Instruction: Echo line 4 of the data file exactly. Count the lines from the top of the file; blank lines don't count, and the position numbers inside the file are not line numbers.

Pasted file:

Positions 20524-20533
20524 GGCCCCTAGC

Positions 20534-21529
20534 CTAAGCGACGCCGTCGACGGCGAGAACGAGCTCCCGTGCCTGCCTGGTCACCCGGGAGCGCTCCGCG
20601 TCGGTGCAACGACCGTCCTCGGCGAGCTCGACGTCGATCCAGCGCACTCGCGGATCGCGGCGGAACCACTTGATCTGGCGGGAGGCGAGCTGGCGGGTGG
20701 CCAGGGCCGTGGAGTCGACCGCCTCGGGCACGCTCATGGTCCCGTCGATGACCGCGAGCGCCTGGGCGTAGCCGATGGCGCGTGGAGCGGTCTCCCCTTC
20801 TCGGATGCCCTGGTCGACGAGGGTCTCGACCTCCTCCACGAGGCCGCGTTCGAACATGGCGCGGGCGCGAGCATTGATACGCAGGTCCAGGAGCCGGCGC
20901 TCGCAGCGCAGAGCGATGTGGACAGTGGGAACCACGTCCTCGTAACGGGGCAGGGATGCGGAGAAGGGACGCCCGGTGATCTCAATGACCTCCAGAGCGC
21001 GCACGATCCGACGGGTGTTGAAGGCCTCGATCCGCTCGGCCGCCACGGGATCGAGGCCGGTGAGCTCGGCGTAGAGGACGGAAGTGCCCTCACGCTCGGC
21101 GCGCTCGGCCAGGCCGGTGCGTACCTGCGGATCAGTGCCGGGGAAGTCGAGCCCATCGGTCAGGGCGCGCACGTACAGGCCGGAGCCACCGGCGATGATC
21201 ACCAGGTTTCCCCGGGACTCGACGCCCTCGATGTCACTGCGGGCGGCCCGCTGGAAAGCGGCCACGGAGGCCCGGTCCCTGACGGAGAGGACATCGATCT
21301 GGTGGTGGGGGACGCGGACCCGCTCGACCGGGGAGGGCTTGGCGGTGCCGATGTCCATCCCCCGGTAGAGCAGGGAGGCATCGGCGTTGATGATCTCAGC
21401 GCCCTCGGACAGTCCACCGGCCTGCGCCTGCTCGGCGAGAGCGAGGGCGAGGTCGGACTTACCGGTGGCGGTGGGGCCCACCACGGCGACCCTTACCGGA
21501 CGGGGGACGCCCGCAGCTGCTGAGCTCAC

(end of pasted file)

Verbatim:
20534 CTAAGCGACGCCGTCGACGGCGAGAACGAGCTCCCGTGCCTGCCTGGTCACCCGGGAGCGCTCCGCG